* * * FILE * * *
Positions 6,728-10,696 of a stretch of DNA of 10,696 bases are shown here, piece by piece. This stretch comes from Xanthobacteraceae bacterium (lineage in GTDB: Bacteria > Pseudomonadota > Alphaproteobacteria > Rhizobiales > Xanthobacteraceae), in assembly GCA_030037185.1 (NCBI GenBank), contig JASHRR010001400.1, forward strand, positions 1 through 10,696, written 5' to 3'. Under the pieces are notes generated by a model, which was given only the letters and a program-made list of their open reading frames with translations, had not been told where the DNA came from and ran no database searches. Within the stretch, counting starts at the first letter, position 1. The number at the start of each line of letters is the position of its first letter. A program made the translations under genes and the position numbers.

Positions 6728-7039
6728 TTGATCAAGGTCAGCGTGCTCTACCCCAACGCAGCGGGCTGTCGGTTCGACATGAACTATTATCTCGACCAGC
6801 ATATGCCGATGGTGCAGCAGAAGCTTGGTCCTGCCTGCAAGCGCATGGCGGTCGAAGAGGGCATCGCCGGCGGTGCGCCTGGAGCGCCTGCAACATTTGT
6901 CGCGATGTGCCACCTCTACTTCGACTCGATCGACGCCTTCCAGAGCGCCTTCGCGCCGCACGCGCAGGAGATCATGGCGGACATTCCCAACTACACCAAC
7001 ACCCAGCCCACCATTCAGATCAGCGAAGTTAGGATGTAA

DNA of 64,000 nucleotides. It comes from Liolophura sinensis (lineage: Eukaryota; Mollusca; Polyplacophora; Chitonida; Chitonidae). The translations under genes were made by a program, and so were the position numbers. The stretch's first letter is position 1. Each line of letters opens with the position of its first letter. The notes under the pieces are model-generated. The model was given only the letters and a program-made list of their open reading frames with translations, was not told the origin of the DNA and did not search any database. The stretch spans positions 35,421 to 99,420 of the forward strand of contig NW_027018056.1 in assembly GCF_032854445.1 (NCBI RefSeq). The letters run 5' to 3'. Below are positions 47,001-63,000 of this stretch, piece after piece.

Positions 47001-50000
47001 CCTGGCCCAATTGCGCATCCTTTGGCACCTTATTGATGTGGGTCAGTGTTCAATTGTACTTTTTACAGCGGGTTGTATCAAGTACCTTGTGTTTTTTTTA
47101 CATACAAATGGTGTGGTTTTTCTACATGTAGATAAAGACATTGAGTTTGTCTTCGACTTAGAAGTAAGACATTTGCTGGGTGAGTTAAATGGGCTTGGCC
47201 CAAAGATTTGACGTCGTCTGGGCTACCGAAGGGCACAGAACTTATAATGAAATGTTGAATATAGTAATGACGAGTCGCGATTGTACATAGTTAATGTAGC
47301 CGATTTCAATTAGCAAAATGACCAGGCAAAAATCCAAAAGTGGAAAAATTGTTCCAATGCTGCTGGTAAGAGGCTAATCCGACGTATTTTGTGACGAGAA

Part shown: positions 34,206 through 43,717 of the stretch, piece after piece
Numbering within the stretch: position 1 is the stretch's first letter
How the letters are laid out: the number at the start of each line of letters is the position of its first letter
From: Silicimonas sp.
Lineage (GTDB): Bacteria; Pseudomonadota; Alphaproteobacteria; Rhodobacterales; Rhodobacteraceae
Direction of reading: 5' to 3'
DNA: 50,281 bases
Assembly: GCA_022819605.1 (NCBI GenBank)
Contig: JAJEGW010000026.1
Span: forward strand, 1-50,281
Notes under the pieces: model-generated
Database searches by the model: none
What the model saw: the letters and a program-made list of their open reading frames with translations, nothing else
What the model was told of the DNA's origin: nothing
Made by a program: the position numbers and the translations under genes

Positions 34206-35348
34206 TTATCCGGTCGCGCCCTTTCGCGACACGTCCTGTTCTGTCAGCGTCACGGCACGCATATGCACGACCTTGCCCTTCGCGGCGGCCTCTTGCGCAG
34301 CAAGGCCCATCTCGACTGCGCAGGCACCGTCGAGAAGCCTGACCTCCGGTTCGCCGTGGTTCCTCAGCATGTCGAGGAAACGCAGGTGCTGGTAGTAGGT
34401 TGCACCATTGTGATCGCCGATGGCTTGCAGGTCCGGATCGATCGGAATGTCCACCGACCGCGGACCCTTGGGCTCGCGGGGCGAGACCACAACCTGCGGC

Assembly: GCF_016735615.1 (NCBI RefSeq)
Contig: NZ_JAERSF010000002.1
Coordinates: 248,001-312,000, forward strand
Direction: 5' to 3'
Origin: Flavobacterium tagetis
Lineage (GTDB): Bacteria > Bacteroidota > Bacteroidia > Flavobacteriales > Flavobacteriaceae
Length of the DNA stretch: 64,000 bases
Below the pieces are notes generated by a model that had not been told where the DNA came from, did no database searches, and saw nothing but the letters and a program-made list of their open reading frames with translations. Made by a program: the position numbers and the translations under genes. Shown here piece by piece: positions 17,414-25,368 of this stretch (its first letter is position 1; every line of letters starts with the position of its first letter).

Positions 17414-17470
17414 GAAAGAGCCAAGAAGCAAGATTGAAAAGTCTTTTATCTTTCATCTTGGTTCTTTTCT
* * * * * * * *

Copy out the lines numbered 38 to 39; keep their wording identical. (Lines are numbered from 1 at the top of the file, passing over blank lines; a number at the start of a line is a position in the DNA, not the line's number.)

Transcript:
Length of the DNA stretch: 64,000 bases
Below the pieces are notes generated by a model that had not been told where the DNA came from, did no database searches, and saw nothing but the letters and a program-made list of their open reading frames with translations. Made by a program: the position numbers and the translations under genes. Shown here piece by piece: positions 17,414-25,368 of this stretch (its first letter is position 1; every line of letters starts with the position of its first letter).